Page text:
Biden proposes spending $174 billion to promote electric vehicles and install 500,000 charging stations across the U.S.
Plans for a national electric-vehicle charging network were mostly repeated details from the Biden administration Wednesday, but the announcement still sent already elevated charging-company stocks higher.
The headlines also left Americans wondering how soon a complex network to rival traditional gas stations — one that analysts say will need state and city buy-in and private-sector help — will fully come online.
Biden proposed spending $174 billion to promote EVs and install 500,000 charging stations across the U.S. as part of a sweeping infrastructure announcement. Broadly, Biden wants Congress to approve $2 trillion to re-engineer America’s infrastructure and expects the nation’s corporations to pay for it.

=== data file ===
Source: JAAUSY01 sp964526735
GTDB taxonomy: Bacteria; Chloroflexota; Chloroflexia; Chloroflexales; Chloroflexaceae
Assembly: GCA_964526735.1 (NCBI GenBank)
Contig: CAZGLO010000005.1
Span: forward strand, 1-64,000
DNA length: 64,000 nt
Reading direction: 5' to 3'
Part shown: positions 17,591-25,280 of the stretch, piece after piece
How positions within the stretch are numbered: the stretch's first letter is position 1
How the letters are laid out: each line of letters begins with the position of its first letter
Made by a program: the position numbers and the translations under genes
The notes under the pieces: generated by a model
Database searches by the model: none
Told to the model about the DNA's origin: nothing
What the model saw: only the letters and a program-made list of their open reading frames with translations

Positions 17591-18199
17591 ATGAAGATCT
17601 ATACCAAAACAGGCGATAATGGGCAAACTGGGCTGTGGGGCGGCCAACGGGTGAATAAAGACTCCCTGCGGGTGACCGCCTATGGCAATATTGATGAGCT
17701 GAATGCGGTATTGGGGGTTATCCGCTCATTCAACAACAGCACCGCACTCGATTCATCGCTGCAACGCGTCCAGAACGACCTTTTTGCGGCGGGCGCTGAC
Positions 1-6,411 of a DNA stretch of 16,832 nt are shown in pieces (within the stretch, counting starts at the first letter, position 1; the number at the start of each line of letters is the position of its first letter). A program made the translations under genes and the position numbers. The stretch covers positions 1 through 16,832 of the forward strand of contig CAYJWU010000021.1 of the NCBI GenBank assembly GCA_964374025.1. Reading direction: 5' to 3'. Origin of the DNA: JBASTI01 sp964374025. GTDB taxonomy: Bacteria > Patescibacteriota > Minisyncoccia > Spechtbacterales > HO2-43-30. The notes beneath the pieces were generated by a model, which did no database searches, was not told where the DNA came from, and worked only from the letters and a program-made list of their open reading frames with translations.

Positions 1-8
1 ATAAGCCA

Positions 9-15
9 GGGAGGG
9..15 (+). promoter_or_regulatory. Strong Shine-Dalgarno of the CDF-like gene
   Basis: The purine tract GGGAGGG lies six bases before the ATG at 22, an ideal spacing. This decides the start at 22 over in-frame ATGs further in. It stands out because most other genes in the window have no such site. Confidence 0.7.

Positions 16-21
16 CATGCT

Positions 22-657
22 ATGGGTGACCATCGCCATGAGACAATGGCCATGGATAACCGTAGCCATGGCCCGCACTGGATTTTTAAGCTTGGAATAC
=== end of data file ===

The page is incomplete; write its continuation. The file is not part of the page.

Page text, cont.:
Most charging companies have yet to report an annual profit and are counting on widespread EV adoption to meet future financial forecasts. Analysts stressed the challenges in linking a national charging network across states and municipalities and incentivizing more homeowners to outfit their garages for a home charge. Costs for EV chargers vary based on the “level” of charger. The higher the level, the quicker the charge and the more expensive it is to install.
“Charging is the big challenge,” said Joe Wiesenfelder, executive editor at Cars.com, in an interview with MarketWatch earlier this year.
“People will want to charge at home, overnight, then unplug and drive. At-home charging doesn’t work in every home without modification. And once on the road and needing a charge, even fast-charging batteries aren’t as fast as the five minutes consumers are used to spending at a gas station,” he said.